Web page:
Kevin Parker has been talking about new Tame Impala material.
It has been three years since Tame Impala’s last full-length record. Currents was the third studio album by the Australian rock band and it was released in July 2015 and, at the time of its release, signalled the end of a three-year stint without new material.
Having seen Tame Impala release a live record and book themselves in for a series of festival performances over this summer, Parker admitted that he is “ready to play some other songs live” before adding that he would be “very disappointed” if a new record isn’t out next summer.
“I like that the first time people hear it is the kind of the recorded glory,” Parker said while in conversation with Beats 1’s Matt Wilkinson, “like the premeditated thing that I’ve spent two years on, rather than being half drunk bashing it out on stage, hitting clanger notes.”
Elsewhere in the interview, Parker talks about his recent collaboration with collaboration with SZA, saying he “can’t really do anything more than hope” that the music is eventually released.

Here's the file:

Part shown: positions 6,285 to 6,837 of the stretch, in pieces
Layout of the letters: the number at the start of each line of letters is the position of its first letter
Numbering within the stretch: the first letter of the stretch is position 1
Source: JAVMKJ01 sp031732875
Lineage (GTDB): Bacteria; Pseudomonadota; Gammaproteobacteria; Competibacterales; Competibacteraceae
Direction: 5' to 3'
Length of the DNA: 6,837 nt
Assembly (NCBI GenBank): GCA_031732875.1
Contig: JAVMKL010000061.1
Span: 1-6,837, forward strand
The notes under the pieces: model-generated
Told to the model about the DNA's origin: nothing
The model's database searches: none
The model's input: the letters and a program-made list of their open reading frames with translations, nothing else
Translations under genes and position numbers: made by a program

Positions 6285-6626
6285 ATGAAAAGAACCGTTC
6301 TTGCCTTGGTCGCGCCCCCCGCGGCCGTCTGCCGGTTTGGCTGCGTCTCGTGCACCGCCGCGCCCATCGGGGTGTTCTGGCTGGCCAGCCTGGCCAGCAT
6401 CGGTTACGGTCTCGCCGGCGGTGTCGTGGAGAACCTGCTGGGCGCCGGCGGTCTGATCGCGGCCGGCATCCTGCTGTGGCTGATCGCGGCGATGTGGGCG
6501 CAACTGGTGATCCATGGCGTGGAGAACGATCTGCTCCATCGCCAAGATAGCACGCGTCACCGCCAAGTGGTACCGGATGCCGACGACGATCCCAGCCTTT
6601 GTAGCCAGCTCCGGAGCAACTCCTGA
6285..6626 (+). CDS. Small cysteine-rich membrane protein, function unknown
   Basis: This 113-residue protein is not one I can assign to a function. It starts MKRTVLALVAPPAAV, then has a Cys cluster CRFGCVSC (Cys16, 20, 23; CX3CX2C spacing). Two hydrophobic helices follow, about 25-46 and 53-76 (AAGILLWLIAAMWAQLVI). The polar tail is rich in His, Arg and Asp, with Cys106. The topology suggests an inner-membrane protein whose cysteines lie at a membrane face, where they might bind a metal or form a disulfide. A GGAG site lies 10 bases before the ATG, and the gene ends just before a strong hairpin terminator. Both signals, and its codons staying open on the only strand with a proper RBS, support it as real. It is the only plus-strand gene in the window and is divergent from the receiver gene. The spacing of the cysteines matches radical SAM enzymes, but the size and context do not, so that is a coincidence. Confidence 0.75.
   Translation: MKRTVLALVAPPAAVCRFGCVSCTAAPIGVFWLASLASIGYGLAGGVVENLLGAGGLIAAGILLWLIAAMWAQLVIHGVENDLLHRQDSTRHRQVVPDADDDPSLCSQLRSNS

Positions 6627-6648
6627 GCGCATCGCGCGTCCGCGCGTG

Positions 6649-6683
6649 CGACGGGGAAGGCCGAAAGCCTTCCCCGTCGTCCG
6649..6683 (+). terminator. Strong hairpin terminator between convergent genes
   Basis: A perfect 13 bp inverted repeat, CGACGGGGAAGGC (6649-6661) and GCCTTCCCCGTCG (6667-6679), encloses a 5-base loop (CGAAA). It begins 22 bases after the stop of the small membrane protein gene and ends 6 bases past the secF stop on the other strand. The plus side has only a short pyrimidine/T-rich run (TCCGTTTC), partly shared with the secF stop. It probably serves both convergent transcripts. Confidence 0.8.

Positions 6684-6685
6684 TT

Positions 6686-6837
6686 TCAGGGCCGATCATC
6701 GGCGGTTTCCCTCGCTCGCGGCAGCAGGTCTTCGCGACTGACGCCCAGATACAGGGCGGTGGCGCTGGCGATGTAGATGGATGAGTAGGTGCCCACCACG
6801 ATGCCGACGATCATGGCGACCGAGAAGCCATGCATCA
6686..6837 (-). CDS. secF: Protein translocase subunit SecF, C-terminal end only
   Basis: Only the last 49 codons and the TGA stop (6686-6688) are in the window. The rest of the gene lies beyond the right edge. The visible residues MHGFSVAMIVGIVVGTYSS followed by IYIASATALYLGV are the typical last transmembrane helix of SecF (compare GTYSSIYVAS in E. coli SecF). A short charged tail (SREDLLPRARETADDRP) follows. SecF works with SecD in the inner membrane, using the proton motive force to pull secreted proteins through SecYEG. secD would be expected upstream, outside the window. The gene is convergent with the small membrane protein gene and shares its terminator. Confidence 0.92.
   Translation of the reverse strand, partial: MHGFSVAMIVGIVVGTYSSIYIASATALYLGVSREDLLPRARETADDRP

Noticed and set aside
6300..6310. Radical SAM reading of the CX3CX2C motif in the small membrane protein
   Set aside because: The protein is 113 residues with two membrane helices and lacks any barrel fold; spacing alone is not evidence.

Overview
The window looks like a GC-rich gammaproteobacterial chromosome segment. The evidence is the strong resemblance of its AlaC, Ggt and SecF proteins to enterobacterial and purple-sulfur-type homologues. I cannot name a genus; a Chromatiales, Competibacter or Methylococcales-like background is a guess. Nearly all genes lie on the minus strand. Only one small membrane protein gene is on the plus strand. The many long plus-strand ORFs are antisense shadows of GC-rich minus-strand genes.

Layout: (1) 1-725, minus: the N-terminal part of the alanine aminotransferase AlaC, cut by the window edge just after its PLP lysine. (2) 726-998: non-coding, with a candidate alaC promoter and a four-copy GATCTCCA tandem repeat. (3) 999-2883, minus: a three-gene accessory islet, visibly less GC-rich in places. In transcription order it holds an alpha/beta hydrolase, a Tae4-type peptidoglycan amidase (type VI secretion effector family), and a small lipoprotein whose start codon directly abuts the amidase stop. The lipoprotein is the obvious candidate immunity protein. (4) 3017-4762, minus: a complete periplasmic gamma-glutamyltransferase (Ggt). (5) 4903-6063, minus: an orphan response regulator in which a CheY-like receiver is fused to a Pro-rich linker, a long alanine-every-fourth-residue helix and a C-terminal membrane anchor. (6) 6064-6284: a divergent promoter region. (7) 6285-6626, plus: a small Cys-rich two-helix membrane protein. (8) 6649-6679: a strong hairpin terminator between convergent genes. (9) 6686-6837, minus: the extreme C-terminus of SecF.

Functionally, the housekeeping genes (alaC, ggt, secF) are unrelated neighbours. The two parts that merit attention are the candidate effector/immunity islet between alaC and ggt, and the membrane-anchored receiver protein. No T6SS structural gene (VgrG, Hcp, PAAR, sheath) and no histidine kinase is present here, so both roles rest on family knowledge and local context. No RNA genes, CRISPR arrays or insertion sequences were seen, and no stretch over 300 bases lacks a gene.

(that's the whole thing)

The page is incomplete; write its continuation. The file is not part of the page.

Other topics of conversation include his work on recent Kanye West album Ye, the death of Travis Scott and recalling a time they both worked in the studio. Oh, and on top of all that, suggested he would like to work with Arctic Monkeys frontman Alex Turner should the opportunity arise.
More recently, Parker added some words on the sleeve of the new Tame Impala live record to discuss his current mindset when it comes to new music: “This is Tame Impala’s first official-ish live release. It’s from one of our shows in the US, recorded and mixed with love by everyone at team Impala,” he begins before explaining that the 60-minute set was condensed down to 40 minutes for the vinyl. ” Maybe we’ll release the whole gig later on, or maybe we’ll just put the whole thing on the internet. Or maybe we’ll just do 10 more live albums,” he adds.
“Anyway people ask me if I get bored of playing the songs every night for about 77 tours,” Parker writes. “I’ve never really had time to think about it so I just say ‘not really sure a little bit whatever’. If I imagine a painter who painted a picture one day and then was asked to paint the same picture 100 times I’d expect him to get pretty sick of that painting. But if every time he painted it he got to feel just a fraction of the love I feel from our audiences and fans in every city we play and the expressions on people’s faces in the front row when “their” song comes on I imagine the painter would have no trouble painting that same picture every day for the rest of his life.”